Do you have problems with your HO trains falling off the track?

All scales of trains can have problems staying on the track. Most of the time the problem is wheels out alignment and track problems.

NMRA makes a device for checking wheel guage, switch points, etc. It can quickly help you find problems with your track and cars. Talgo trucks are notorious for derailing while running in reverse and through switches and compound curves.

Athern and other makers make cars with body mounted couplers which run much better.

Switches are a major cause of derailments in any scale including 1/1. Check for debris in the frogs and proper alignment with adjoining track. A good rule of thumb is not to connect a switch to a curved section but to have a short straight approach.

In Ho and N scale, sometimes track connectors will come loose and cause track to separate or become misaligned. Connectors sometimes when being joined, end up under the rail which can cause height problems and derailments.

Many cars that come with sets have problems about being under weight. More weight will help in some cases as well as swapping out plastic wheels for steel wheels. Also slower operation speeds can prevent some problems as well as look more realistic.

If you want to abandon HO scale the next scale up is O scale which is about twice the size. You can get On30 equipment that will run on the Ho track you already have, This is narrow guage O scale equipment that is running on track that is 30 scale inches wide.

The next scale up from O is G scale which is very forgiving as far as staying on the track. I install these in resturants and these can run for months with out any attention. I have investigated a few derailments that customers have had and I’ve never had one that was a track issue. It’s usually contact with foreign objects like escaped ballons that trains tangle in the strings.

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3 Responses to Do you have problems with your HO trains falling off the track?

  1. Whit W says:

    All scales of trains can have problems staying on the track. Most of the time the problem is wheels out alignment and track problems. NMRA makes a device for checking wheel guage, switch points, etc. It can quickly help you find problems with your track and cars. Talgo trucks are notorious for derailing while running in reverse and through switches and compound curves. Athern and other makers make cars with body mounted couplers which run much better. Switches are a major cause of derailments in any scale including 1/1. Check for debris in the frogs and proper alignment with adjoining track. A good rule of thumb is not to connect a switch to a curved section but to have a short straight approach. In Ho and N scale, sometimes track connectors will come loose and cause track to separate or become misaligned. Connectors sometimes when being joined, end up under the rail which can cause height problems and derailments.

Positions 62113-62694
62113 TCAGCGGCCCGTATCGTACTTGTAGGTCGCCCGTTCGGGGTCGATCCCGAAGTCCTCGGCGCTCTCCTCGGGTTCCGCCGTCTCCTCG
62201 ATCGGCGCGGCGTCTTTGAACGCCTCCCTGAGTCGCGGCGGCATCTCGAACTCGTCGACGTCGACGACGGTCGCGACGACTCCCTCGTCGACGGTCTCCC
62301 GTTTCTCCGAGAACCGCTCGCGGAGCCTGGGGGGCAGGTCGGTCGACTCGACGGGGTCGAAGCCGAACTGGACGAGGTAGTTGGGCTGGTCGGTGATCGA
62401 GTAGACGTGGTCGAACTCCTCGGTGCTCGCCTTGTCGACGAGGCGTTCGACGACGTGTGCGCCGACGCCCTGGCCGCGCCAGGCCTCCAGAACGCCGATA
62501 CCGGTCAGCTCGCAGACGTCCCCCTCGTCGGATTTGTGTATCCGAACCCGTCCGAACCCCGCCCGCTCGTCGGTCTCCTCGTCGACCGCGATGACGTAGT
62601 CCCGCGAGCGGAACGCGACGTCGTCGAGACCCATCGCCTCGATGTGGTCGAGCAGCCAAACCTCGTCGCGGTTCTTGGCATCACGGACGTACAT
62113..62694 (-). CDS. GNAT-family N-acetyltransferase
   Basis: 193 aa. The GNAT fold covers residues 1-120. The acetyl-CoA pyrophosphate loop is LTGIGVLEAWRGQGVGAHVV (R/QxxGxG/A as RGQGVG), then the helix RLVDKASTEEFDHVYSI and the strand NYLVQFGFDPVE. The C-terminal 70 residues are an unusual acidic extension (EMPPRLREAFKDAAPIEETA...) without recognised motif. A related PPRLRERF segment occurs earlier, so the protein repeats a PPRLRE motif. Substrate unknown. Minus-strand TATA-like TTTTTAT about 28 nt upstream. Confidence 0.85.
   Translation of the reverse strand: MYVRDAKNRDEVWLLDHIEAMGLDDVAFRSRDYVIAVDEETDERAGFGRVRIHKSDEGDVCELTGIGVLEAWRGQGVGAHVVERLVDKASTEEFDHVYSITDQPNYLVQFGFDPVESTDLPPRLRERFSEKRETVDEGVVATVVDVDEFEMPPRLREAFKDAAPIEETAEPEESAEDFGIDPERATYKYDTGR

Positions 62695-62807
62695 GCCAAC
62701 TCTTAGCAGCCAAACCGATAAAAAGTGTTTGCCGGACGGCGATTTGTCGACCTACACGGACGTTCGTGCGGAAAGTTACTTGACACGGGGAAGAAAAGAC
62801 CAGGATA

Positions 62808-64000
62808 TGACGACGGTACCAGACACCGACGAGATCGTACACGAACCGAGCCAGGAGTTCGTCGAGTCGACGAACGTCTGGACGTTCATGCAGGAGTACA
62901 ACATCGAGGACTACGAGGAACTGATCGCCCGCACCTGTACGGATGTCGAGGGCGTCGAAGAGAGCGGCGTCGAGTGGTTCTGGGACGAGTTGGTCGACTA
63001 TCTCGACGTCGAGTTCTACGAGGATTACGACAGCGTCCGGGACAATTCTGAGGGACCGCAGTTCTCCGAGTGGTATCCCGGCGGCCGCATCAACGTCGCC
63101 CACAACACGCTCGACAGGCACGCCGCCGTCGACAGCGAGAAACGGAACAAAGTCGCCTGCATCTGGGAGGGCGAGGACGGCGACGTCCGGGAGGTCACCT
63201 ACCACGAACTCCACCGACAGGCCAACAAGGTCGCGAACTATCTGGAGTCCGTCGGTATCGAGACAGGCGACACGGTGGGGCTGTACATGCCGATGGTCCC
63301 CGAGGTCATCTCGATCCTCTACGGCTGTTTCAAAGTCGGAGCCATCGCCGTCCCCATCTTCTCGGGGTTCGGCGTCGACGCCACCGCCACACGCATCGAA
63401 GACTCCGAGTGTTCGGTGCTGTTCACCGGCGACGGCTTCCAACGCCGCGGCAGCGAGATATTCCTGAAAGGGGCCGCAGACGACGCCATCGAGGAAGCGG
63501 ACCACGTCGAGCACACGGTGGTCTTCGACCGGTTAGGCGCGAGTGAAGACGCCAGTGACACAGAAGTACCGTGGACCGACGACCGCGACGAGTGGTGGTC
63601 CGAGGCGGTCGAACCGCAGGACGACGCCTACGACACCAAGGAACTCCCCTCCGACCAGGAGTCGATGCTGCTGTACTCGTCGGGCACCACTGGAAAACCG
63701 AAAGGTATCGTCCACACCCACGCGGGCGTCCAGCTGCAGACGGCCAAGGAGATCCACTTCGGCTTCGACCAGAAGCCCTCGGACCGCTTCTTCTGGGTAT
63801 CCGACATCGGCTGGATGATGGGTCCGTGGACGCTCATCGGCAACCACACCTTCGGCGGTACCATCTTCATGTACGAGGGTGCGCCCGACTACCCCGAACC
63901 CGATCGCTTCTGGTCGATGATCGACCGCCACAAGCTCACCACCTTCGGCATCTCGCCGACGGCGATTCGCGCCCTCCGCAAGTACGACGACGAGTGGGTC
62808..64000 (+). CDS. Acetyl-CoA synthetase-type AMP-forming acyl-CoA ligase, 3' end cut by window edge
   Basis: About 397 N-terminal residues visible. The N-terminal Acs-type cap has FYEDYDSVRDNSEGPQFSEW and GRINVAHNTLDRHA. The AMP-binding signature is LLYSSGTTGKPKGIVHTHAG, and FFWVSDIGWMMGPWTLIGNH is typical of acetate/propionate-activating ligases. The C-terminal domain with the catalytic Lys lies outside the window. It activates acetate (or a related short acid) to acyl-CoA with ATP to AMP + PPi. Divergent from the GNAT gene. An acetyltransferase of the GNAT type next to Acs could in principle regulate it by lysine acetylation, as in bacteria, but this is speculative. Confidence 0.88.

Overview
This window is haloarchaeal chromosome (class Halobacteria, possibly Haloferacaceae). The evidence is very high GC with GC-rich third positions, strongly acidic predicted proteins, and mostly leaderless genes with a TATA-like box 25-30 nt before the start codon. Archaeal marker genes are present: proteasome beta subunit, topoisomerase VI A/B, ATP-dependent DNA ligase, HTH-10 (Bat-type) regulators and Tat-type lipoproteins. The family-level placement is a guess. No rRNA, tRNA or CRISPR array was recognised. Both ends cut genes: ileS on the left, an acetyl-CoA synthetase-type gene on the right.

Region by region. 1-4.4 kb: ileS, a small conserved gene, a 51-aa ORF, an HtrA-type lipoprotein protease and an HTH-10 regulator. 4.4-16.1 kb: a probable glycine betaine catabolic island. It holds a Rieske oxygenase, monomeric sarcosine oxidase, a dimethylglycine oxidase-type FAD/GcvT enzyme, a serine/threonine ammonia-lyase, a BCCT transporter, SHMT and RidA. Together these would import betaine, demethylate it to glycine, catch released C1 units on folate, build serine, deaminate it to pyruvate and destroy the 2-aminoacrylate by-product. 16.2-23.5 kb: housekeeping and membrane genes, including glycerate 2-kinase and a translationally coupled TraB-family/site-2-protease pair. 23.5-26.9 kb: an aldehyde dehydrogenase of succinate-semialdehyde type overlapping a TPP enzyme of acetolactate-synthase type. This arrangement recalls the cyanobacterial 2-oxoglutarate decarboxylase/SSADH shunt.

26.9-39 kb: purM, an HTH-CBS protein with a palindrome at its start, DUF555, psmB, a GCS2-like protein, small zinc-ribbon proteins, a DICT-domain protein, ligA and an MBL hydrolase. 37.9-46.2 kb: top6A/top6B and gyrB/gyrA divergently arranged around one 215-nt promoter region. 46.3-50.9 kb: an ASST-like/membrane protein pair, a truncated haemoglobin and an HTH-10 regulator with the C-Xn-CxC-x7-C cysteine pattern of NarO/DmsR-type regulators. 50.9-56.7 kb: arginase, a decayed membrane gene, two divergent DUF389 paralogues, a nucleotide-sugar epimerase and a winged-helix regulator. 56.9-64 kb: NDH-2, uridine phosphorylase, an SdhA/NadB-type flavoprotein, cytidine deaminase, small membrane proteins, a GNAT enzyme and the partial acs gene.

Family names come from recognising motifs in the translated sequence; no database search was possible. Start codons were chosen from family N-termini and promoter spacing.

Many cars that come with sets have problems about being under weight. More weight will help in some cases as well as swapping out plastic wheels for steel wheels.
    Also slower operation speeds can prevent some problems as well as look more realistic.
    If you want to abandon HO scale the next scale up is O scale which is about twice the size. You can get On30 equipment that will run on the Ho track you already have, This is narrow guage O scale equipment that is running on track that is 30 scale inches wide. The next scale up from O is G scale which is very forgiving as far as staying on the track. I install these in resturants and these can run for months with out any attention. I have investigated a few derailments that customers have had and I've never had one that was a track issue. It's usually contact with foreign objects like escaped ballons that trains tangle in the strings.
    References :

  2. LeRoy Wornell says:

    I read all I can from the experts when it comes to laying track. I am very careful in levelness, grade graduation, and the smoothness of the roadbed. I use good grade ply-wood and cork roadbed. I sand the roadbed before I install any track. I also check the underside of all the track I lay. I found that sometimes problem might arise from the flash lines that might be present. I sand the bottom of these pieces of track.
    When I lay track — and the roadbed — I use Woodland Scenics tacky glue. I figure the extra glue gives a small cushion between the track and the roadbed. I then use a piece of metal — actually, a level — a press it gently on the top of the track. I don’t use any track nails. I file all the joints and switchpoints and use metal wheels on all my rolling stock. I barely hear any “clickety clack” from the train running. That lets me know my track is smooth.

    I have used the Woodland Scenics two and four percent risers. They are pretty good, but even then I lay a 1/16th inch balsa over the riser before I put down the roadbed. I am probably a little fussy on this, but I have never had a train derail from poor track alignment.

    I weigh all my rolling stock according to NMRA standards.

    I build layouts for other people, so I go the extra mile in making sure the trains run well.

  3. I came across your site, i think your blog is awsome, keep us posting.

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